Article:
Select the correct sentence from the choices below:A.One of the students must give their oral report tomorrow.B. One of the students must give his oral report tomorrow.A. Everybody was hoping to have his lottery number picked.B. Everybody was hoping to have their lottery number picked.A.If anyone doesn't like the music I'm playing, they can go somewhere else.B. If anyone doesn't like the music I'm playing, he or she can go somewhere else.2. For the following sentences, pick the correct choice:1. Each member of the committee must submit (their, his) response in writing.2. Neither of the girls knew that (her, their) teacher had seen the police report.3. Either of the boys may take (his, their) seat in the front of the room.3. Select all the correct sentences:1. One of my friends must bring their tapes to the party.2. Everyone should take his work seriously.3. Since it was cold and windy, the boys had to wear his caps.4.Sara and Jen had to finish their homework before they could go to the movies.5. In the first-day confusion, neither of the teachers could find his classroom.
∙A pronoun is a word that takes the place of a regular noun in a sentence. It is called the referent and it refers back to the noun, or the antecedent. It would be annoying to keep saying Jake in a sentence:Example:Jake went to the mall and afterwards Jake got together with Jake’s friends.∙Pronouns give us the ability to replace Jake with “he” and “his”:Example:Jake went to the mall and afterwardshegot together withhisfriends.
Singular vs. Plural
When the antecedent is an object, there is a rule to determine whether the pronoun should be singular or plural. If the object can be counted then it is plural (jelly beans). However if the object cant be counted then it is singular (jello).Words such as everyone, anyone, everybody, anybody, no one, and nobody are all singular. Don’t get confused because it seems they would be plural but they really are not.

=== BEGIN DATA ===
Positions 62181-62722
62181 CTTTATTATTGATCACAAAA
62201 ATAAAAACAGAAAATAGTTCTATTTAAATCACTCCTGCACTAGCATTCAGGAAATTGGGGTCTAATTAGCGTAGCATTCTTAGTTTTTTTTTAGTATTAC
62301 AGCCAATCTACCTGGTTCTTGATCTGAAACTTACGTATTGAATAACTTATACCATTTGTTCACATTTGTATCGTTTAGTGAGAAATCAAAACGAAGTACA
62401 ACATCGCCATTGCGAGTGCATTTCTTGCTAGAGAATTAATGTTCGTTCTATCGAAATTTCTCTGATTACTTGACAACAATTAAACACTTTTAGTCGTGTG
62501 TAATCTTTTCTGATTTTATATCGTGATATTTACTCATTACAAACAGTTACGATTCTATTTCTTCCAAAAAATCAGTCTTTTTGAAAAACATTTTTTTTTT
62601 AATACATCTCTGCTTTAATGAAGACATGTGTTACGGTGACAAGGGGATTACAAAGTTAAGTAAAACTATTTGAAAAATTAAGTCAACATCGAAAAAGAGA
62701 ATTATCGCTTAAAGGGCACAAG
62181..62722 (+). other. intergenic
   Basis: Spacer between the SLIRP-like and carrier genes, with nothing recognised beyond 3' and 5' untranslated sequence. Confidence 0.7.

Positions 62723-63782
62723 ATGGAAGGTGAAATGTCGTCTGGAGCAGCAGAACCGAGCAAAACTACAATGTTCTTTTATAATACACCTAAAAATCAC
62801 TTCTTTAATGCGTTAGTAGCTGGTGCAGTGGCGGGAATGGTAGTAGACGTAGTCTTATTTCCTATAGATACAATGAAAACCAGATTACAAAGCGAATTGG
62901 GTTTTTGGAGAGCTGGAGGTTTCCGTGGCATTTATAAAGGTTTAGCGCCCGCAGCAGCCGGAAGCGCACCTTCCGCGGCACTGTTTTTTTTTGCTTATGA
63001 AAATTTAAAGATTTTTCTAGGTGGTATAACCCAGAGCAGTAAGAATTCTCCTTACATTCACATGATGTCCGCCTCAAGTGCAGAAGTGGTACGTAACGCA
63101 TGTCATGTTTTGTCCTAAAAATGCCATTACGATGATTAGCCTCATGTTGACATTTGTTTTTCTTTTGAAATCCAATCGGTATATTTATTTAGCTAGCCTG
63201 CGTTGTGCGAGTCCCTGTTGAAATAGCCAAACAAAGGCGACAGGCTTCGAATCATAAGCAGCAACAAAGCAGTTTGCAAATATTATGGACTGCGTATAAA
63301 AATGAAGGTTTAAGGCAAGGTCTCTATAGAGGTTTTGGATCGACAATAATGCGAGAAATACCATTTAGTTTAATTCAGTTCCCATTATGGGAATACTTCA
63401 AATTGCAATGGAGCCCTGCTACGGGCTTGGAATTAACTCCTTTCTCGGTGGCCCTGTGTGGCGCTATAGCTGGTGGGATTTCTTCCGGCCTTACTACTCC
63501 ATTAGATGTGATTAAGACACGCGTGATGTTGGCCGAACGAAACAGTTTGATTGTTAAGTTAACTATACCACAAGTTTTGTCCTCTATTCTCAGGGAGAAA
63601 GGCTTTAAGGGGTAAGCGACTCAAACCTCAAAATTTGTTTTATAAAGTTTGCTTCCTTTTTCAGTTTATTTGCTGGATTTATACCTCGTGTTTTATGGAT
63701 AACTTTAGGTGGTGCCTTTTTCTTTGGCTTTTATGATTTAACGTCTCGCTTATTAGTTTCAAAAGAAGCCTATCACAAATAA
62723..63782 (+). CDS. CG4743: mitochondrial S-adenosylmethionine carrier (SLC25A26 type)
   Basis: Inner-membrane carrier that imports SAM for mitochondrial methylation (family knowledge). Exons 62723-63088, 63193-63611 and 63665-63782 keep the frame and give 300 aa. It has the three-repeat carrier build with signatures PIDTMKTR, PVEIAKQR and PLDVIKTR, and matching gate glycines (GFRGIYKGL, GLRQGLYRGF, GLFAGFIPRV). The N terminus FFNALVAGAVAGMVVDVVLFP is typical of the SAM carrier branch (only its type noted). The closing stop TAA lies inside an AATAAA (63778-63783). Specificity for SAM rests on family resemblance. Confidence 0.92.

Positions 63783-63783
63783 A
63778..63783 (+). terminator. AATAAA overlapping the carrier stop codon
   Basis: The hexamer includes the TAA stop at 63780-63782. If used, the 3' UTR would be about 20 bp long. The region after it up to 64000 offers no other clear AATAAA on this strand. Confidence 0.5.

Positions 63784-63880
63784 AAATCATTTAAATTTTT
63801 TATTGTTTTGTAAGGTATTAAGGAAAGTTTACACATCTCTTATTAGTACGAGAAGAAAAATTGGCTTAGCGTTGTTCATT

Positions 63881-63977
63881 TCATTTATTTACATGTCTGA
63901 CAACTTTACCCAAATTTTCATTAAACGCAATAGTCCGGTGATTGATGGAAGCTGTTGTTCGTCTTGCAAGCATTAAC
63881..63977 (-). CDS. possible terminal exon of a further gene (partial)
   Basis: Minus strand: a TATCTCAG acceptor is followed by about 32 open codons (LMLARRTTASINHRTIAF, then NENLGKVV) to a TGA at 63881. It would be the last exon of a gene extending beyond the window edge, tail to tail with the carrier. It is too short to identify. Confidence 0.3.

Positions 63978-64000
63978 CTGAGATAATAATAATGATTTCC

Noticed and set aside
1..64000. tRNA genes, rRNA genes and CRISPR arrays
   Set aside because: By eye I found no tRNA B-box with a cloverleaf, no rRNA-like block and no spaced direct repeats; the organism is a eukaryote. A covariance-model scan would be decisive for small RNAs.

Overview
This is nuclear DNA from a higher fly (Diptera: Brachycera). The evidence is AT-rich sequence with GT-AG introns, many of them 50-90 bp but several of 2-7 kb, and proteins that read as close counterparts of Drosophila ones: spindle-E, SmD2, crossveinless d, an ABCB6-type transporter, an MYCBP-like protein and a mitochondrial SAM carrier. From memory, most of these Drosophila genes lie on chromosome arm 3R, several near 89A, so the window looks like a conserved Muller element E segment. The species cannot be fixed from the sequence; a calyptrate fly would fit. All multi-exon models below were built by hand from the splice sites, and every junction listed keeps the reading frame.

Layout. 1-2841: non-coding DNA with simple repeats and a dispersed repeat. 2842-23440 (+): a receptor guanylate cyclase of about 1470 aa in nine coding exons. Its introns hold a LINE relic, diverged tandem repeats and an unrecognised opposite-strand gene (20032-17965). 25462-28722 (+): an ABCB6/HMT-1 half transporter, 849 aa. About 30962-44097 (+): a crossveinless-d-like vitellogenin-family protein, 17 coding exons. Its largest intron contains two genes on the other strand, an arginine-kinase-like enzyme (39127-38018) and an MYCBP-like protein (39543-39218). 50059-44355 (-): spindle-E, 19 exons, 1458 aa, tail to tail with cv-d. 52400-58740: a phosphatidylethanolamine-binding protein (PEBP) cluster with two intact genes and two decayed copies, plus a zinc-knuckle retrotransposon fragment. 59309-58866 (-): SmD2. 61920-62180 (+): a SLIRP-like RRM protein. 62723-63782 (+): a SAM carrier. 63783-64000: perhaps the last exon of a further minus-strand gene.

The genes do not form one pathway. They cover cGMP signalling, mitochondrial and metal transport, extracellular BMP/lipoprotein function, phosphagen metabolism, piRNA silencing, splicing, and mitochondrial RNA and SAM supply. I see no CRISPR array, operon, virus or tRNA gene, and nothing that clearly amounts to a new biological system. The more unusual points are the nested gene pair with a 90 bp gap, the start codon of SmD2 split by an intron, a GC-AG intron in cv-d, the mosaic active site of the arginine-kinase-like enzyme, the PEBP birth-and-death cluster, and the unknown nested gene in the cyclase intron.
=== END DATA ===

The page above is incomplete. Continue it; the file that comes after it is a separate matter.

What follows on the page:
Singular vs. Plural Part 2
Depending on how they are used in a sentence, collective nouns such as groups, crowds, teams or anything like that may be singular or plural. If they are acting as one then the antecedent would be singular. Like in the sentence:-The team finally won its first match.However the antecedent is plural in this sentence:-The team members celebrated over their first victory.
In the candy shop, the jelly beans had (its, their) own shelf.After eating dinner, I had somejellofor dessert. (It was, They were) really filling.Everybody has (their, his) own computer.Anyone can join as long as (they are , he or she is) 17 or older.The group finally made (its, their) decision.The members of the group finally made (its, their) decision.
Using Nor, Or, or And.
When using Nor orOr, one must always remember that the pronoun must agree with the later subject. For example in the sentence:-After hearing the case, neither the jury members nor the judge could makehisdecision.Because judge (singular) came after jury members, (plural) the pronoun was singular. However, if jury members and judge switched places in the sentence then the pronoun would become plural.When using the word “and”, one must always remember the pronoun will be plural.-John and Jake handed intheirassignment.
1. During early rehearsals, an actor may forget (his or her, their) lines.2. The Washington team was opportunistic; (it, they) took advantage of every break.3. A person needs to see (his or her, their) dentist twice a year.4. The committee members put (its, their) signatures on the document.5. If any one of the sisters needs a ride, (she, they) can call me.6. When someone has been drinking, (he or she, they) may drive poorly.7. If the board of directors controls the company, (it, they) may vote for a raise.8. Neither the pilot nor the attendants gave (his or her, their) opinion about the mishap.9. Each of these companies had (its, their) books audited.10. Some of the china has lost (its, their) luster.
Another Short Quiz: